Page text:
• Mike says:

              I have never claimed as an individual to have a share in the communities wealth any more than anyone else’s.

              The wealth I bring to the community is created by me and the resources I employed in the process of manufacture. None of the resources I created were there before me, they are a result of the skill and sacrifices made by me and my family over the years.

              During the 1980s, we nearly lost the lot and made six figure losses for 4 years in a row. I asked for help from the welfare state and we were turned down because I still had equity in our house. “Sell the house and when all the money is gone, you will qualify for an emergency benefit.”

              You can’t have it both ways. You can’t privatise the loss and socialise the profit.

              • Draco T Bastard says:

                None of the resources I created were there before me, they are a result of the skill and sacrifices made by me and my family over the years.

                Wrong and it’s really a good example of the lies that business people tell themselves. The materials that you use in your business have lasted longer than this solar system and your skills are the direct result of the community.

                And considering that you lost 6 figure sums over four years I suspect that the “sacrifices” that your family made were along the lines of not going on over seas holidays every year, not eating at 5 star restaurants and probably drinking sherry rather than Chandon. In other words, you lived like most other people do all the time.

                I asked for help from the welfare state and we were turned down because I still had equity in our house. “Sell the house and when all the money is gone, you will qualify for an emergency benefit.”

                First I would like to say that I disagree with that and second a UBI would have made sure such a situation could not occur.

                You can’t have it both ways. You can’t privatise the loss and socialise the profit.

                But apparently you can privatise the profit and socialise the loss as the GFC proved yet again.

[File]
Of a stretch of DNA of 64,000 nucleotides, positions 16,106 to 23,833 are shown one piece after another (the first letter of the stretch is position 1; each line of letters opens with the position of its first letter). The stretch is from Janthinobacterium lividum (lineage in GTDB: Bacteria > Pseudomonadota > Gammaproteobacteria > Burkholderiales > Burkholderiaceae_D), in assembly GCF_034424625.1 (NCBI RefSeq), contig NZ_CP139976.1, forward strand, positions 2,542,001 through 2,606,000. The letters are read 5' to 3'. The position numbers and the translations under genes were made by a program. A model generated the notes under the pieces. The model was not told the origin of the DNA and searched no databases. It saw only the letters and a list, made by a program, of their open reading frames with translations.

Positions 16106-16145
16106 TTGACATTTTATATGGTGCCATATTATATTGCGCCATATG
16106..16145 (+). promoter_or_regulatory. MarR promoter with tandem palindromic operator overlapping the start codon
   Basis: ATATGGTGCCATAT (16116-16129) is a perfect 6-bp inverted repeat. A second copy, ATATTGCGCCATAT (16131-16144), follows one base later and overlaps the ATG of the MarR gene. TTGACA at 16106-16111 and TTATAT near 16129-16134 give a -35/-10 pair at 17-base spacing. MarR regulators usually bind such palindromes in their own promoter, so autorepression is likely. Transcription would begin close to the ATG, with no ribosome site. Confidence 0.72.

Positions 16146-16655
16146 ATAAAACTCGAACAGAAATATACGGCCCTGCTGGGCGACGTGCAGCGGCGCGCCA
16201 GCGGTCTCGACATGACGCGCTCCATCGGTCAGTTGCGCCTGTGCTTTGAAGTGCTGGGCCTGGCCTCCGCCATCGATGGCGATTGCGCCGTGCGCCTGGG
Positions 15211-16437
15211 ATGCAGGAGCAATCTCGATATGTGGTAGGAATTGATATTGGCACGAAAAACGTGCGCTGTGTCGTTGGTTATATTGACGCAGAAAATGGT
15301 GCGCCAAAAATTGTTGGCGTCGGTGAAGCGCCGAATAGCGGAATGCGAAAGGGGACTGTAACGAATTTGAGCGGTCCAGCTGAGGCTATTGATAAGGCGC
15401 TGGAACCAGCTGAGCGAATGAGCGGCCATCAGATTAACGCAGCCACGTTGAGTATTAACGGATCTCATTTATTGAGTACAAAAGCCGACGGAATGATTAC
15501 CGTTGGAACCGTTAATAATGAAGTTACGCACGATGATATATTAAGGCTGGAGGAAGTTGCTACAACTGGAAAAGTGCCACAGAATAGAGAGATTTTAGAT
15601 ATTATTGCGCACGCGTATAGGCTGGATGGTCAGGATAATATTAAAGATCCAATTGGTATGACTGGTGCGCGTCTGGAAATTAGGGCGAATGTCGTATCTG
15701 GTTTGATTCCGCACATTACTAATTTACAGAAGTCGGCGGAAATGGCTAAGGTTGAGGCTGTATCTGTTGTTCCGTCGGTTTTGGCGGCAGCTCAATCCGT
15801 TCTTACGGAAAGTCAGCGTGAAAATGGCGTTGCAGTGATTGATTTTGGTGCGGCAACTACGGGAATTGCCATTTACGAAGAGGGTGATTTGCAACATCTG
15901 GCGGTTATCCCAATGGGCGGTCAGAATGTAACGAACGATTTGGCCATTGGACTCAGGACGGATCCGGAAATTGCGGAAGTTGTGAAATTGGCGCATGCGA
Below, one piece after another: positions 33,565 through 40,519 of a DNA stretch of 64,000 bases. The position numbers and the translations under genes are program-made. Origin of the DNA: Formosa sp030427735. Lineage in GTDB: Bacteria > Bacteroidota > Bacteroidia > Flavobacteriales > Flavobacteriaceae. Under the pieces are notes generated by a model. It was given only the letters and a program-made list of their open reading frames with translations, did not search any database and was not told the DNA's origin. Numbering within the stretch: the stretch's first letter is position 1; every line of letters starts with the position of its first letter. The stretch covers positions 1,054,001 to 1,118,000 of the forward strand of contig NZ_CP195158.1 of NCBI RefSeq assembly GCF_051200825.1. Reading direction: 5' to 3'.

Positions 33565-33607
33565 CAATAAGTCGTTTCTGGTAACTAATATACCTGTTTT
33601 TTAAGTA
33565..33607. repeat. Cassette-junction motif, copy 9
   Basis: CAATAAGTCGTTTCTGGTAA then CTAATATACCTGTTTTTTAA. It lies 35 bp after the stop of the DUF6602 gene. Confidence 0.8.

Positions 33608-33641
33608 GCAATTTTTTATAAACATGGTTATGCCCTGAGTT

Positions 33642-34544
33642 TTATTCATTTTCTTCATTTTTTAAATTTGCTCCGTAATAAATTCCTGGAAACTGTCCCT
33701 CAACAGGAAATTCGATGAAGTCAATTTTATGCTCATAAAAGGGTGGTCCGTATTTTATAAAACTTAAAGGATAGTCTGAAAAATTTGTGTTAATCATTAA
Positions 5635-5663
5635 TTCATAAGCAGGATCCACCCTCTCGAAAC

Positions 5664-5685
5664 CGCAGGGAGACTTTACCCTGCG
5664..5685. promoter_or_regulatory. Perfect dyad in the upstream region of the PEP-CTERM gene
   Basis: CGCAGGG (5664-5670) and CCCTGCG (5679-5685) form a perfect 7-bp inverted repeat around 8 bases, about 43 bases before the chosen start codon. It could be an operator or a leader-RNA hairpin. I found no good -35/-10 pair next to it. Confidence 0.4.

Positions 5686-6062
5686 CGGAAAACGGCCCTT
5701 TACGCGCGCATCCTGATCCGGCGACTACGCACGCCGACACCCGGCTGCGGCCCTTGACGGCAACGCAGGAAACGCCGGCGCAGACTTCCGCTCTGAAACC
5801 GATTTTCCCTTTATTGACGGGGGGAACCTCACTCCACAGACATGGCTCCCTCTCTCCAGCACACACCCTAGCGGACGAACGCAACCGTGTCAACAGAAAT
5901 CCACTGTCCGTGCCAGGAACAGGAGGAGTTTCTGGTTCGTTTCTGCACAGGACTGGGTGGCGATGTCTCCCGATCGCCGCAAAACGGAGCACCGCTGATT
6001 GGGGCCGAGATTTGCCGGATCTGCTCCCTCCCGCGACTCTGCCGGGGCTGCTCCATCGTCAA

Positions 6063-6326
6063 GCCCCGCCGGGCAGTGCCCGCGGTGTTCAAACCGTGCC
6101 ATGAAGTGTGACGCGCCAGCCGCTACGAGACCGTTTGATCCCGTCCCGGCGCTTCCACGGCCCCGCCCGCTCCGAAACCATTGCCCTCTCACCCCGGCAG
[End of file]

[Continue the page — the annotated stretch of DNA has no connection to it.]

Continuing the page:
6. kevin says:

    A few thoughts on the manor:

    1) We give HUGE (rarely spoken about and even rarely investigated) welfare payments to the wealthy, e.g. banks, tax breaks etc. …….So remove them and there’s your money for the UBI.
    2) Get the Government to print it’s own money, under the same rules as the banks produce it presently (out of thin air too), so they’ll be NO EXTRA INFLATION effect. And put the same regulations on the Government as the banks, via a REALLY independent RBNZ.
    This way ALL THE PROFITS, that presently go back to Australia (USA, UK etc) can stay here, and will EASILY pay for UBI and probably remove the need for most of the income tax !!!!!!!
    3) Yes The Big Kahuna makes sense.
    4) Reduce the cost of housing and you significantly reduce the cost of living and thus raise the standard of living, without an inflationary effect.
    e.g.
    a)Back the printed money with the asset of newly built state housing. Presently the money (via banks) has no backing, so this will be a positive effect on the currency.
    b) Remove the housing speculators from the housing market, both domestic and more importantly foreign. This is a NO BRAINER and will have an immediate and LARGE positive effect on the cost of living.

  7. […] (Reprinted from The Daily Blog) […]

  8. Jack says:

    The parasitic Banking & Finance Industry are sucking economies dry as well as taking control of Society by the Chosen Few.

    The Banking & Finance Sector do nothing to improve the productivity or development of communities.

  9. Draco T Bastard says:

    The benefits would be enormous.

    You’d have to work out the taxes but there is no downside to a universal income.

    As for the taxes, well IMO, our entire tax regime needs to be thrown out and replaced. Decide what needs to be achieved and redesign from the ground up. One thing that needs to be addressed is that all income in NZ needs to be taxed in NZ and that means no tax deductions for transfer pricing as that actually decreases the income to be taxed while a business expense to another business in NZ doesn’t as the other business will be taxed.

    • LilaR says:

      I’ve thought for many years now that tax should be raised on the basis of what the country needs in the way of infrastructure, health, education, etc., and that those most able to pay should pay more FOR THE GOOD OF THE ENTIRE COUNTRY.

  10. Jono says:

    Fantastic article Mike.